Q: You close the book by looking at the water plan of the Murray-Darling River Basin in Australia, which endured a horrific 12-year-long drought that ended in 2009. What are they doing right in the Murray-Darling? 

RICHTER: The Aussies have put into place some really important water reforms. First, they recognized two decades ago that over-allocation of water was placing both their economies and their freshwater ecosystems at risk. They decided to institute a limit or “cap” on the total volume of consumptive water use in the basin. That cap was lower than the existing levels of use, so they needed to figure out some way to reduce their use, permanently.

Since 2002, the Australian Commonwealth (federal) government has allocated nearly US $14 billion dollars to reduce the volume of water being used on farms, where more than 90% of the water is used. More than two-thirds of this money has been directed into a Sustainable Rural Water Use and Infrastructure Program that helps farmers to install more efficient irrigation technologies like drip irrigation, or reduce water losses through infrastructure improvements such as concrete lining of earthen ditches. This program has been extremely well received, and farmers have lined up to take the government’s help in saving water on their farms.

The remainder of this federal funding support was directed at buying water rights from willing sellers. Some farmers sold their water and got out of farming altogether. But many others switched to growing crops that used less water, thereby freeing up some water for sale.

Now that they are getting close to reducing water use to the cap levels, water trading is proving to be extremely beneficial. Australia has a very well-designed water market that enables those that need more water to access it from those willing to give some up, on a permanent or temporary basis.  Both parties win: some get water, others get a new source of revenue.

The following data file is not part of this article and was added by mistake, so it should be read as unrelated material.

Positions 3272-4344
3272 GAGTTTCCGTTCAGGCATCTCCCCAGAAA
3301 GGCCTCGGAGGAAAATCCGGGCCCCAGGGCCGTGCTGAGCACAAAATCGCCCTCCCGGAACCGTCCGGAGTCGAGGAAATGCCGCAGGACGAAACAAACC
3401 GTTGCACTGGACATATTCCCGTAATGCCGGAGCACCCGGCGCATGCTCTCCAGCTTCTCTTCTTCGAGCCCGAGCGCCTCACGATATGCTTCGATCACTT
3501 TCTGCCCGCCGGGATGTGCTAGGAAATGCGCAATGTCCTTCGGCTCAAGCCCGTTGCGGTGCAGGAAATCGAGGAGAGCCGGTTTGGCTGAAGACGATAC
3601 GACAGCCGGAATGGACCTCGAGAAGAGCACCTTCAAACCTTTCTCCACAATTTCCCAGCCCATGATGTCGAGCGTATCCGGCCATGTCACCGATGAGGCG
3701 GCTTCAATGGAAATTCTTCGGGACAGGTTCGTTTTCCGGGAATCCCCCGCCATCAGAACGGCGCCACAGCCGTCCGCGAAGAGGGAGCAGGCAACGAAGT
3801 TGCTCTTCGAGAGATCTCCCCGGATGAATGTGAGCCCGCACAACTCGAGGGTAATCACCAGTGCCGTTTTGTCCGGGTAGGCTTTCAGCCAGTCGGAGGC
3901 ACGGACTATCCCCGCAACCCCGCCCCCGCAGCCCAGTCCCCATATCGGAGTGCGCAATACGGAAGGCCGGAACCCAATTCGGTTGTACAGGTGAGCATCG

Q: “Chasing Water” presents a comprehensive vision of where you think we need to go with water management. It also feels like a manifesto, a summing up for you. What do you want it to accomplish, and with whom?

RICHTER: 25 years of traipsing around the world witnessing bad water management and its horrific consequences could have caused me to throw up my hands in despair. But I have enjoyed the privilege of a good education, the insights gained from observation, and from the mentorship of really smart and visionary individuals. They have instilled in me a lifelong mantra: when you observe something wrong in the world, it is your moral duty to do something about it.

Only a very small fraction of the global population understands how the water cycle works, where their water comes from, or what we can do to prevent water shortages. Yet I have not been able to find educational material about water that is written at a simple, foundational level. Too often, water experts assume too much about their audiences. If this book proves to be useful, I’m going to do everything I can to help spread it around — getting it translated into multiple languages, and subsidizing its purchase by those that cannot afford to buy it.